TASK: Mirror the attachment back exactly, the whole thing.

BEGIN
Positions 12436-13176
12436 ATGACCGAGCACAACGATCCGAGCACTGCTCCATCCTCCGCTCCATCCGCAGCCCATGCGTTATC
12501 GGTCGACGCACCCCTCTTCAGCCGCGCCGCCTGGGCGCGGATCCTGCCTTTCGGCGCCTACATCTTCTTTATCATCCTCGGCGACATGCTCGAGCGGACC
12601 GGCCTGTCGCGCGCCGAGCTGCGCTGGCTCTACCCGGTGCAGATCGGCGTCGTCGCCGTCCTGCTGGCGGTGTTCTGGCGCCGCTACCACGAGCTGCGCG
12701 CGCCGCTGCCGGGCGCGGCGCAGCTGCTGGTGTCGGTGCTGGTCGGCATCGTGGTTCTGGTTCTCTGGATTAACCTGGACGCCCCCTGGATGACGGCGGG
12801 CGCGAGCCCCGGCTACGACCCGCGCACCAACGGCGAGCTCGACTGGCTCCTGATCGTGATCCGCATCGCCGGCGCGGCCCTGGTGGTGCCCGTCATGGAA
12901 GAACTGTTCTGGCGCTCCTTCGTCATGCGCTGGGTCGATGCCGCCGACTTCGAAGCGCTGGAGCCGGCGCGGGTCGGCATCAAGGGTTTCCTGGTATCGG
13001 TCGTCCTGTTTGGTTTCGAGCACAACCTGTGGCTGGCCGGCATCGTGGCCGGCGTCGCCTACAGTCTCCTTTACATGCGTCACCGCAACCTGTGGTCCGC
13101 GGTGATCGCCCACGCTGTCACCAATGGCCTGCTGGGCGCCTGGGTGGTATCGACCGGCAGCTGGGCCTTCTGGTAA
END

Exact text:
Positions 12436-13176
12436 ATGACCGAGCACAACGATCCGAGCACTGCTCCATCCTCCGCTCCATCCGCAGCCCATGCGTTATC
12501 GGTCGACGCACCCCTCTTCAGCCGCGCCGCCTGGGCGCGGATCCTGCCTTTCGGCGCCTACATCTTCTTTATCATCCTCGGCGACATGCTCGAGCGGACC
12601 GGCCTGTCGCGCGCCGAGCTGCGCTGGCTCTACCCGGTGCAGATCGGCGTCGTCGCCGTCCTGCTGGCGGTGTTCTGGCGCCGCTACCACGAGCTGCGCG
12701 CGCCGCTGCCGGGCGCGGCGCAGCTGCTGGTGTCGGTGCTGGTCGGCATCGTGGTTCTGGTTCTCTGGATTAACCTGGACGCCCCCTGGATGACGGCGGG
12801 CGCGAGCCCCGGCTACGACCCGCGCACCAACGGCGAGCTCGACTGGCTCCTGATCGTGATCCGCATCGCCGGCGCGGCCCTGGTGGTGCCCGTCATGGAA
12901 GAACTGTTCTGGCGCTCCTTCGTCATGCGCTGGGTCGATGCCGCCGACTTCGAAGCGCTGGAGCCGGCGCGGGTCGGCATCAAGGGTTTCCTGGTATCGG
13001 TCGTCCTGTTTGGTTTCGAGCACAACCTGTGGCTGGCCGGCATCGTGGCCGGCGTCGCCTACAGTCTCCTTTACATGCGTCACCGCAACCTGTGGTCCGC
13101 GGTGATCGCCCACGCTGTCACCAATGGCCTGCTGGGCGCCTGGGTGGTATCGACCGGCAGCTGGGCCTTCTGGTAA